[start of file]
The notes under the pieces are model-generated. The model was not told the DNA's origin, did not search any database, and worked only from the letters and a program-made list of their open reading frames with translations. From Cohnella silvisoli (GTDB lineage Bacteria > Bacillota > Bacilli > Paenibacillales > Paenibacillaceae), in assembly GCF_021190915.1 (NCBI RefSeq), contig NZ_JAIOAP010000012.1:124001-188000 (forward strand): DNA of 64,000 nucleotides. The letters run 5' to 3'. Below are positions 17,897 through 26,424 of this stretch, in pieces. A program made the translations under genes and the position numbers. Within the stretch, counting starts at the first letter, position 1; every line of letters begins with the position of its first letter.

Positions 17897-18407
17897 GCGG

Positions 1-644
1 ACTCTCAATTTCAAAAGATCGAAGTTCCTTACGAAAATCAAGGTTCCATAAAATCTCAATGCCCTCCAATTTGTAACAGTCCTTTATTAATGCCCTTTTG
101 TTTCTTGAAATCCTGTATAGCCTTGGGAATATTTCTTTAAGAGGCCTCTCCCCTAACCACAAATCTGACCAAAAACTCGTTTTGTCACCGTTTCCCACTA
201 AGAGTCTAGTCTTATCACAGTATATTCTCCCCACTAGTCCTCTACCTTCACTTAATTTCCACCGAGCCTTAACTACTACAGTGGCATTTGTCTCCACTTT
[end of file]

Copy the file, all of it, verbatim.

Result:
The notes under the pieces are model-generated. The model was not told the DNA's origin, did not search any database, and worked only from the letters and a program-made list of their open reading frames with translations. From Cohnella silvisoli (GTDB lineage Bacteria > Bacillota > Bacilli > Paenibacillales > Paenibacillaceae), in assembly GCF_021190915.1 (NCBI RefSeq), contig NZ_JAIOAP010000012.1:124001-188000 (forward strand): DNA of 64,000 nucleotides. The letters run 5' to 3'. Below are positions 17,897 through 26,424 of this stretch, in pieces. A program made the translations under genes and the position numbers. Within the stretch, counting starts at the first letter, position 1; every line of letters begins with the position of its first letter.

Positions 17897-18407
17897 GCGG

Positions 1-644
1 ACTCTCAATTTCAAAAGATCGAAGTTCCTTACGAAAATCAAGGTTCCATAAAATCTCAATGCCCTCCAATTTGTAACAGTCCTTTATTAATGCCCTTTTG
101 TTTCTTGAAATCCTGTATAGCCTTGGGAATATTTCTTTAAGAGGCCTCTCCCCTAACCACAAATCTGACCAAAAACTCGTTTTGTCACCGTTTCCCACTA
201 AGAGTCTAGTCTTATCACAGTATATTCTCCCCACTAGTCCTCTACCTTCACTTAATTTCCACCGAGCCTTAACTACTACAGTGGCATTTGTCTCCACTTT